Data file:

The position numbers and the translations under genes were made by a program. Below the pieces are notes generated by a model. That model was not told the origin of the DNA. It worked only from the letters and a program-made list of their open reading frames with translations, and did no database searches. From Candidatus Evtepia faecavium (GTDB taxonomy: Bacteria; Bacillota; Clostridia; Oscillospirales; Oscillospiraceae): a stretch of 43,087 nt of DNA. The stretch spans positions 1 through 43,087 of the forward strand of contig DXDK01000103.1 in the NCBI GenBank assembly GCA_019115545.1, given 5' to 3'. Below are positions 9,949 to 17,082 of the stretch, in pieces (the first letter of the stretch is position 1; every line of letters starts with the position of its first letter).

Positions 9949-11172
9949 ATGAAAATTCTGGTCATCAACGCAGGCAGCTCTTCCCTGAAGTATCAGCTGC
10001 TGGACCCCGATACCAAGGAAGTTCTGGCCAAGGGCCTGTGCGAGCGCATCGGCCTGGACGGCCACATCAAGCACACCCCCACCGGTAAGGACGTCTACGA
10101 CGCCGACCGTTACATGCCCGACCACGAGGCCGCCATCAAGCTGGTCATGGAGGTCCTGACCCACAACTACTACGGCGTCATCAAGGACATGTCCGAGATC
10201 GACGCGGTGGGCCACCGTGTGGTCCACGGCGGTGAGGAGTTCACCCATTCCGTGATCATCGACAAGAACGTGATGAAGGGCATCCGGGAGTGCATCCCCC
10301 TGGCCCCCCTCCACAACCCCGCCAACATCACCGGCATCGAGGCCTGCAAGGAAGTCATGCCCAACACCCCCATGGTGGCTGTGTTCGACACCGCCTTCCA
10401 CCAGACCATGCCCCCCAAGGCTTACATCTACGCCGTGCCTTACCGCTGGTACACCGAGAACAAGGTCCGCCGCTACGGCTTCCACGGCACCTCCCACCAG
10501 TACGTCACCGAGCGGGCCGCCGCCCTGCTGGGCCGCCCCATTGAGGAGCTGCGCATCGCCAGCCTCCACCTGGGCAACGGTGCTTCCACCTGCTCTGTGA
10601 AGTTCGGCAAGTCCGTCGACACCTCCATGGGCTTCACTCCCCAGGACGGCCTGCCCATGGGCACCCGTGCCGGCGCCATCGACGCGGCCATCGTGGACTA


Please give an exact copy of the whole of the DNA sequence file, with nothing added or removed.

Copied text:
The position numbers and the translations under genes were made by a program. Below the pieces are notes generated by a model. That model was not told the origin of the DNA. It worked only from the letters and a program-made list of their open reading frames with translations, and did no database searches. From Candidatus Evtepia faecavium (GTDB taxonomy: Bacteria; Bacillota; Clostridia; Oscillospirales; Oscillospiraceae): a stretch of 43,087 nt of DNA. The stretch spans positions 1 through 43,087 of the forward strand of contig DXDK01000103.1 in the NCBI GenBank assembly GCA_019115545.1, given 5' to 3'. Below are positions 9,949 to 17,082 of the stretch, in pieces (the first letter of the stretch is position 1; every line of letters starts with the position of its first letter).

Positions 9949-11172
9949 ATGAAAATTCTGGTCATCAACGCAGGCAGCTCTTCCCTGAAGTATCAGCTGC
10001 TGGACCCCGATACCAAGGAAGTTCTGGCCAAGGGCCTGTGCGAGCGCATCGGCCTGGACGGCCACATCAAGCACACCCCCACCGGTAAGGACGTCTACGA
10101 CGCCGACCGTTACATGCCCGACCACGAGGCCGCCATCAAGCTGGTCATGGAGGTCCTGACCCACAACTACTACGGCGTCATCAAGGACATGTCCGAGATC
10201 GACGCGGTGGGCCACCGTGTGGTCCACGGCGGTGAGGAGTTCACCCATTCCGTGATCATCGACAAGAACGTGATGAAGGGCATCCGGGAGTGCATCCCCC
10301 TGGCCCCCCTCCACAACCCCGCCAACATCACCGGCATCGAGGCCTGCAAGGAAGTCATGCCCAACACCCCCATGGTGGCTGTGTTCGACACCGCCTTCCA
10401 CCAGACCATGCCCCCCAAGGCTTACATCTACGCCGTGCCTTACCGCTGGTACACCGAGAACAAGGTCCGCCGCTACGGCTTCCACGGCACCTCCCACCAG
10501 TACGTCACCGAGCGGGCCGCCGCCCTGCTGGGCCGCCCCATTGAGGAGCTGCGCATCGCCAGCCTCCACCTGGGCAACGGTGCTTCCACCTGCTCTGTGA
10601 AGTTCGGCAAGTCCGTCGACACCTCCATGGGCTTCACTCCCCAGGACGGCCTGCCCATGGGCACCCGTGCCGGCGCCATCGACGCGGCCATCGTGGACTA